A histological slide of cancerous breast tissue. (photo: Dr Cecil Fox/National Cancer Institute
BRCA1 and BRCA2 are perhaps two of the most famous cancer genes known to science.
Their discovery, more than 20 years ago, explained why some breast and ovarian cancers run in families. They hit the headlines once more when Angelina Jolie announced her decision to have preventative surgery after finding that she carries a faulty copy of the BRCA1 gene, which puts her at increased risk of breast and ovarian cancer.
Shortly after, the genes were back in the spotlight when the US Supreme Court ruled out that the genes could not be patented, preventing a monopoly on testing patients for these mutations.
But amidst the BRCA maelstrom, I have been hearing the term ‘BRCAness’. Wanting to find out how this differs from BRCA, I spoke with Dr Chris Lord – leader of the Gene Function Team here at The Institute of Cancer Research, London – who has recently written an opinion piece on the subject in the journal Nature Reviews Cancer with former ICR CEO Professor Alan Ashworth.
BRCA versus BRCAness – what’s the difference?
After twenty years of work on BRCA1 and BRCA2, we now have a good understanding of how these genes work. Faults in either BRCA genes cause tumour cells to lose a specific DNA repair mechanism called homologous recombination.
Around a decade after the discovery of the BRCA genes, Professor Ashworth, Professor Andrew Tutt, Dr Nicholas Turner and others proposed that defects in the homologous recombination repair mechanism might also be apparent in a tumour that doesn’t hold a hereditary BRCA1 or BRCA2 mutation – a concept termed ‘BRCAness’.
Further research revealed that BRCAness can stem from defects in other similar genes. Dr Lord told me that this calls into question if therapies used for patients with for BRCA mutations, such as PARP inhibitors, could be used in tumours that display BRCAness.
Can we treat BRCAness?
One of the major treatment breakthroughs for patients who hold a BRCA mutation has been PARP inhibitors, which selectively kill cells where homologous recombination DNA repair is absent. Olaparib – whose development was underpinned by Professor Ashworth’s and Dr Lord’s research at the ICR – has been a huge success, and is now approved for women with BRCA-mutated ovarian cancer.
But Dr Lord tells me there are several unanswered questions on how to treat BRCAness. Perhaps the most important question is how we predict which patients will have a favourable response to drugs that target homologous recombination repair, such as PARP inhibitors.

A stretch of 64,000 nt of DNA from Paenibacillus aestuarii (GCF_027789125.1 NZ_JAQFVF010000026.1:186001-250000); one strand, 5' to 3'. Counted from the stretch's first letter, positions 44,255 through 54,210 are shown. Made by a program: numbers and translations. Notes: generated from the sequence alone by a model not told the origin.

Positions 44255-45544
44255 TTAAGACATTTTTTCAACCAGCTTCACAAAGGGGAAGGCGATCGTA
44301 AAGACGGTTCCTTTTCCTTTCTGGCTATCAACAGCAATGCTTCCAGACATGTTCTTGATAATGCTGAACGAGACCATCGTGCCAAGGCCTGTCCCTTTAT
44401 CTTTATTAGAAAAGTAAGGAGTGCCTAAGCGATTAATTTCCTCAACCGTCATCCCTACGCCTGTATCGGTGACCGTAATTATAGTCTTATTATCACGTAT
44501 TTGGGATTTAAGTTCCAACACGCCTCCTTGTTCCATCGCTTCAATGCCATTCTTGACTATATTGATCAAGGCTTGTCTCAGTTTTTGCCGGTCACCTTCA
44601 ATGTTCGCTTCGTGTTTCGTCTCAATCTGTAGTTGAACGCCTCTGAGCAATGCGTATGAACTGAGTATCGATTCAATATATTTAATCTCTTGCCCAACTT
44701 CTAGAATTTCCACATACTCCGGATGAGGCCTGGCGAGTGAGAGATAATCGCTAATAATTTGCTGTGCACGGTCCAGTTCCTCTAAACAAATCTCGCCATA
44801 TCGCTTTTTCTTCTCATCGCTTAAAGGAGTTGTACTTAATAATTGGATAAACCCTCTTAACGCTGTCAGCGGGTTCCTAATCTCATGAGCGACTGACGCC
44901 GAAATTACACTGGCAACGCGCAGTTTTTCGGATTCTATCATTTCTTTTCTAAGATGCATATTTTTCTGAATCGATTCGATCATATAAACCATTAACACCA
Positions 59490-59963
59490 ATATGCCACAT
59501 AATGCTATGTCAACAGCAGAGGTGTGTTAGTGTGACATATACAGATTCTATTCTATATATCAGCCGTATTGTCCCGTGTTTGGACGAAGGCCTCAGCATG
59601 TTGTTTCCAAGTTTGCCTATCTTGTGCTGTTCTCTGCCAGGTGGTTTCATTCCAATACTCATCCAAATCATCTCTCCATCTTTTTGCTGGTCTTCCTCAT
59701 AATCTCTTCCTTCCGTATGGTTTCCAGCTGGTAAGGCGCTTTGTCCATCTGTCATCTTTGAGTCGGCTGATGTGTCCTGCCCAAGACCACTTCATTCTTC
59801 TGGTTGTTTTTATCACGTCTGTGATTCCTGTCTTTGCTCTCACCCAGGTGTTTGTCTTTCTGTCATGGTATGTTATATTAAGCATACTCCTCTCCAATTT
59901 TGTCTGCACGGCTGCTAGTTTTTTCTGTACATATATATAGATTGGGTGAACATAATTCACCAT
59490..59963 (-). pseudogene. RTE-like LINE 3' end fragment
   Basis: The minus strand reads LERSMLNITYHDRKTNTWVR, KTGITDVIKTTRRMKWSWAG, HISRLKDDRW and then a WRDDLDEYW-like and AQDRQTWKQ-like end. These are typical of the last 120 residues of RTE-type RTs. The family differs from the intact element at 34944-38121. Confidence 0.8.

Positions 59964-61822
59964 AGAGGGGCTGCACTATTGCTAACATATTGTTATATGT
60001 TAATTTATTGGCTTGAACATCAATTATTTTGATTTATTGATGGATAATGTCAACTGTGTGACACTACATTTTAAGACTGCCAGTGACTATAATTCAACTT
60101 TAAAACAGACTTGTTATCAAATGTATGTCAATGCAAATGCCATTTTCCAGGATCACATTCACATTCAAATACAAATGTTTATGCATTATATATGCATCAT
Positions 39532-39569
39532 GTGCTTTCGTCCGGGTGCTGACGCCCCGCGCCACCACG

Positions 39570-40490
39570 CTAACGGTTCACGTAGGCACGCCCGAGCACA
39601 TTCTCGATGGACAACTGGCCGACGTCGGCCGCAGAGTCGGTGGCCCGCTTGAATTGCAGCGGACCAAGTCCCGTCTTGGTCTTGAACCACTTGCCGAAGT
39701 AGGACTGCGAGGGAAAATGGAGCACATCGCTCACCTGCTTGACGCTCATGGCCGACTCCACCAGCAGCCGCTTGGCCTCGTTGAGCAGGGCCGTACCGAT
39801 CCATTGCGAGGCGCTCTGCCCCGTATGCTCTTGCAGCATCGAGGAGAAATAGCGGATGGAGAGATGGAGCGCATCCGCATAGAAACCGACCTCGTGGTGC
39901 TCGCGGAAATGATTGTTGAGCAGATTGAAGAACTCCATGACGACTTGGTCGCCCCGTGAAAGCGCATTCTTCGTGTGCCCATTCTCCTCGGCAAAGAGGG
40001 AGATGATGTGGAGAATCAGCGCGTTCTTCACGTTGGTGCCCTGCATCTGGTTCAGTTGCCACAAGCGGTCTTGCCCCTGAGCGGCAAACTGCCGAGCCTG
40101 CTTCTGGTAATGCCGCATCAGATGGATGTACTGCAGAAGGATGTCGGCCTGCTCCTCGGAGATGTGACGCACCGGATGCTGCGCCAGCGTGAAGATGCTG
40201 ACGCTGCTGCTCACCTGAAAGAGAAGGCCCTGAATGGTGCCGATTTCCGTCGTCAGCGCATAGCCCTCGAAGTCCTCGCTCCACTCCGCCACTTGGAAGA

Developing and refining molecular biomarkers that detect BRCAness and defects in homologous recombination repair will help to overcome this hurdle. Research at the ICR is already making headway, with Dr Turner identifying one of these molecular biomarkers, and Professor Tutt has also led much of the work in this area.
Another major barrier is drug resistance. There is already an initial understanding of what might drive clinical resistance to PARP inhibitors in BRCA1- or BRCA2-mutant tumours.
In 2008, Professor Ashworth and Dr Lord identified additional mutations in BRCA2 that, perhaps surprisingly, cause drug resistance rather than drug sensitivity in BRCA2 mutant patients. Despite these advances, there is little understanding of routes of resistance when, for example, the initial PARP inhibitor response is driven by a mutation in another gene, other than BRCA1 or BRCA2 that leads to BRCAness.
What’s next for BRCAness?
When first identified, it was thought that BRCAness might exist in a small fraction of ovarian and breast cancers, Dr Lord tells me. But recently, it has become clear that significant proportions of prostate and pancreatic tumours, among others, might also exhibit BRCAness, and this is something we need to explore further.
Robust methods are yet to be developed and established for the assignment of BRCAness to tumours. Once these are in place, we can start thinking about introducing these to the clinic and matching the appropriate treatment to the patient.
Finally, it is not clear for the majority of tumours what, at the molecular level, drives BRCAness in the absence of a mutation in a gene contributing to homologous recombination repair.
Regardless of the continuing conundrum of how to treat and define BRCAness, this type of extensive understanding of a biological variant is quite rare in cancer research. BRCA and BRCAness have become models for studying and understanding core processes in cancer cells, and how we treat cancer in a targeted way.
Research at the ICR has already led the way in understanding these processes – in time we hope to use this information to refine the way people with BRCAness cancers are treated.
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